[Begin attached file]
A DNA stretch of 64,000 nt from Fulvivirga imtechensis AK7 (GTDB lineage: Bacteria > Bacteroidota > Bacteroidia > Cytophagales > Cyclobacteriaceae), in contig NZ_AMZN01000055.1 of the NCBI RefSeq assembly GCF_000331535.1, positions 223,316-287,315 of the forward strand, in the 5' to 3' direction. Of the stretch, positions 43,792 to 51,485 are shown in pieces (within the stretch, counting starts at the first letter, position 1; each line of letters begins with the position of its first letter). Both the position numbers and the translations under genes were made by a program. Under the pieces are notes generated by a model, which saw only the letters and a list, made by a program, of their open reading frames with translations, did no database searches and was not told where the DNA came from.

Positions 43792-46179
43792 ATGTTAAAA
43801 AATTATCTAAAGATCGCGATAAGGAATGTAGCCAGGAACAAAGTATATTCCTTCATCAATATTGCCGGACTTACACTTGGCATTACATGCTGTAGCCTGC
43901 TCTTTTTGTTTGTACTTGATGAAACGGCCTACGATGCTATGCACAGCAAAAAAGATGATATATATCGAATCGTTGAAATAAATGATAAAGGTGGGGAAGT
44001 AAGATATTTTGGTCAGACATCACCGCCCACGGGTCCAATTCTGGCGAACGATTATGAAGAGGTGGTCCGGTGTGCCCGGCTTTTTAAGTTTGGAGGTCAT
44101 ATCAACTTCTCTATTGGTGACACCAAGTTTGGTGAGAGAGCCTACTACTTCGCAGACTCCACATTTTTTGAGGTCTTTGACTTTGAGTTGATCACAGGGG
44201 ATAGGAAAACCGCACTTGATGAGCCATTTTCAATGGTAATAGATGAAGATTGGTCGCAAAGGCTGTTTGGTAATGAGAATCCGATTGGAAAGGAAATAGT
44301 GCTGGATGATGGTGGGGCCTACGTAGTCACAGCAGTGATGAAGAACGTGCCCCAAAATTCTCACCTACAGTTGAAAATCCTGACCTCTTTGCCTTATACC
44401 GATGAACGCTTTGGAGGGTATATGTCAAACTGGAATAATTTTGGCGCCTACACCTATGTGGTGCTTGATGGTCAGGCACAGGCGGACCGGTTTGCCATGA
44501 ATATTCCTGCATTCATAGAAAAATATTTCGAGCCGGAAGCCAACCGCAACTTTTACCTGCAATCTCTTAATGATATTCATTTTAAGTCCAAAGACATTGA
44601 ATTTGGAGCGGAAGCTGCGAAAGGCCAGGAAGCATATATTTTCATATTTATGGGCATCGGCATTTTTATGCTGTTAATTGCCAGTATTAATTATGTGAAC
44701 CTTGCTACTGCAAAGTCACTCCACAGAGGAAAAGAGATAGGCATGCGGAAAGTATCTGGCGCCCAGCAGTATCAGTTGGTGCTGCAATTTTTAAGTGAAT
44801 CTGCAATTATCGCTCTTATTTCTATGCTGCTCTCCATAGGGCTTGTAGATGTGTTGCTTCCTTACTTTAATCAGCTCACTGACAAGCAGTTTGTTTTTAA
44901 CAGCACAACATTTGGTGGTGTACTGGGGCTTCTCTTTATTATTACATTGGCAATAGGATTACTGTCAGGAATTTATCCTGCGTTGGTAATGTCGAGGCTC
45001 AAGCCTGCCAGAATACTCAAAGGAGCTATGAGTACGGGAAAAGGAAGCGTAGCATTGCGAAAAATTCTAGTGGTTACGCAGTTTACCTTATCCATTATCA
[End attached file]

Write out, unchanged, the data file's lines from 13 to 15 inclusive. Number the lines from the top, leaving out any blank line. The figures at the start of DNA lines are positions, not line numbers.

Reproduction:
44701 CTTGCTACTGCAAAGTCACTCCACAGAGGAAAAGAGATAGGCATGCGGAAAGTATCTGGCGCCCAGCAGTATCAGTTGGTGCTGCAATTTTTAAGTGAAT
44801 CTGCAATTATCGCTCTTATTTCTATGCTGCTCTCCATAGGGCTTGTAGATGTGTTGCTTCCTTACTTTAATCAGCTCACTGACAAGCAGTTTGTTTTTAA
44901 CAGCACAACATTTGGTGGTGTACTGGGGCTTCTCTTTATTATTACATTGGCAATAGGATTACTGTCAGGAATTTATCCTGCGTTGGTAATGTCGAGGCTC